New wild jaguar spotted in Southern Arizona, enviros confirm

A remote trail camera in Southern Arizona operated by a wildlife enthusiast recorded a previously unknown jaguar in late December, the Center for Biological Diversity confirmed Friday.

The Tucson-based group said the footage shows a jaguar “not previously identified in the state,” making the charismatic big cat the eighth jaguar documented in Arizona over the last 30 years—decades after the species was all but eliminated from the southwestern United

“Every new jaguar in Arizona is a moment to celebrate,” said Russ
McSpadden, a southwest conservation advocate with the conservation nonprofit. “After being nearly wiped out these majestic
felines continue to reestablish previously occupied territory despite
border wall construction, new mines and other threats to their habitat.
We’re extremely lucky to live near such magnificent creatures, and we’ve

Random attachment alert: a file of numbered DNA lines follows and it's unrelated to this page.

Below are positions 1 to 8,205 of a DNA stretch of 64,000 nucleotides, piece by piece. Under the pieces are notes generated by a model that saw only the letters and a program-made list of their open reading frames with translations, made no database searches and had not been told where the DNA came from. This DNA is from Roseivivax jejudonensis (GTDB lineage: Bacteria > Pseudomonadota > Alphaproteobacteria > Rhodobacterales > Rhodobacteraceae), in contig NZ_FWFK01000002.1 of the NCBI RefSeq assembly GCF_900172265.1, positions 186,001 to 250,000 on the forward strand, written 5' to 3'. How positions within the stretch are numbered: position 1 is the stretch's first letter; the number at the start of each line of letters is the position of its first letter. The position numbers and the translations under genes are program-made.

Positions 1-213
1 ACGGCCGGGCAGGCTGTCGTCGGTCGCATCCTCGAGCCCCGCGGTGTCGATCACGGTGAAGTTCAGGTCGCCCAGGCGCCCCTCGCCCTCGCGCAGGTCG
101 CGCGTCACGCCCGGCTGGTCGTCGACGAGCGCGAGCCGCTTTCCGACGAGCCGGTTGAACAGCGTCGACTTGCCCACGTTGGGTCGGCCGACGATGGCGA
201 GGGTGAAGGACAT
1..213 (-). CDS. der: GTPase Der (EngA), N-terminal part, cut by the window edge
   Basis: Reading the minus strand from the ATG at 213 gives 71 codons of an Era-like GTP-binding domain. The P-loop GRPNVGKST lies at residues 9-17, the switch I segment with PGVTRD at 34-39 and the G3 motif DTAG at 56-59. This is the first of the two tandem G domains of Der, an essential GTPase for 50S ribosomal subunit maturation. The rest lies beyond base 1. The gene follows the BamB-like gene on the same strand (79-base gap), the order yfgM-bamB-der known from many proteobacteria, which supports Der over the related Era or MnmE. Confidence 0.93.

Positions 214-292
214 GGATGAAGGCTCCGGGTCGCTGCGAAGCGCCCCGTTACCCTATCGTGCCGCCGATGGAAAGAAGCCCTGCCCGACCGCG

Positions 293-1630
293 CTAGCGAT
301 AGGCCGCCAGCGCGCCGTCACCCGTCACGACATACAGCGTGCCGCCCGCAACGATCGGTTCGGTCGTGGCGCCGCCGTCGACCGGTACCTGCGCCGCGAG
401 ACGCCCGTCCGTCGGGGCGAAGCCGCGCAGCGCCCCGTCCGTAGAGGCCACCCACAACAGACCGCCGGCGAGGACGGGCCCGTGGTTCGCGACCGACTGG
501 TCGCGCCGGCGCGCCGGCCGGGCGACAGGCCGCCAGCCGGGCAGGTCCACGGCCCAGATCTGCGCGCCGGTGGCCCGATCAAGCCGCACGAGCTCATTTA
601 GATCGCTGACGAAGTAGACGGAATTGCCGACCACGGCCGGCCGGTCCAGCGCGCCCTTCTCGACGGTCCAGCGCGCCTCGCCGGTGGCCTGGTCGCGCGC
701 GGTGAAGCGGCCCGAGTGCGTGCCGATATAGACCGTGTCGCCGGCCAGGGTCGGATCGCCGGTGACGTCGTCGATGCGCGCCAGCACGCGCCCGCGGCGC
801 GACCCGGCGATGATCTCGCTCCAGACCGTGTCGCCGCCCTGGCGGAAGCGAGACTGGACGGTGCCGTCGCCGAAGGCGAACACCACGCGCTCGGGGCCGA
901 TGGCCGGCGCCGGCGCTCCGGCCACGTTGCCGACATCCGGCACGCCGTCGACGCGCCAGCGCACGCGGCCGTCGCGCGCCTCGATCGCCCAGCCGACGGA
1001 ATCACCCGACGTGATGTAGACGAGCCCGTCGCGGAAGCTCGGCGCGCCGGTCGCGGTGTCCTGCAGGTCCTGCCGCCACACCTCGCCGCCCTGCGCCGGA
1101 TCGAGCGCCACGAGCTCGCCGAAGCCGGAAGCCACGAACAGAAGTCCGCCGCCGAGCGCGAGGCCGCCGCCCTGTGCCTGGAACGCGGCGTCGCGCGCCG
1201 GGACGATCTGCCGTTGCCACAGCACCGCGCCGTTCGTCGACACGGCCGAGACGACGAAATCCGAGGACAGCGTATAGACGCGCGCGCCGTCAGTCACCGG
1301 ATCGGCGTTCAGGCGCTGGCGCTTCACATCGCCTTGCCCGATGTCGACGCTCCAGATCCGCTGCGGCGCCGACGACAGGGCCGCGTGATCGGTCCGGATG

got to do everything we can to protect our shared landscape.”

In a YouTube video published Thursday, Jason Miller said he managed to record the jaguar in a deep canyon just north of the U.S.-Mexico border. In the video, Miller said over the last five years,
he’s placed trail cameras in Southern Arizona. While he has managed to
record ocelots and other animals, he still sought to catch a jaguar on video. 

In mid-December, Miller set up a camera and when he returned, he found a video of the jaguar recorded on Dec. 20.

In the nearly five-minute-long video, Miller recorded mountain lions,
black bears, a ringtail, and javelina over a few days. After moving his camera to a
new spot frequented by mountain lions, he also recorded his first jaguar.

“Unbelievable, here it is,” Miller said in a voice-over. Later, he adds “what a
magnificent creature.”

Crickets sing in the winter air, and the jaguar pants and keeps its broad mouth open for a few seconds.

Miller dubbed the big cat “Cochise.”

The Center for Biological Diversity was able to confirm the jaguar in Miller’s video is new because of the animal’s spots. The rosettes on every jaguar are unique, and analysis of these patterns has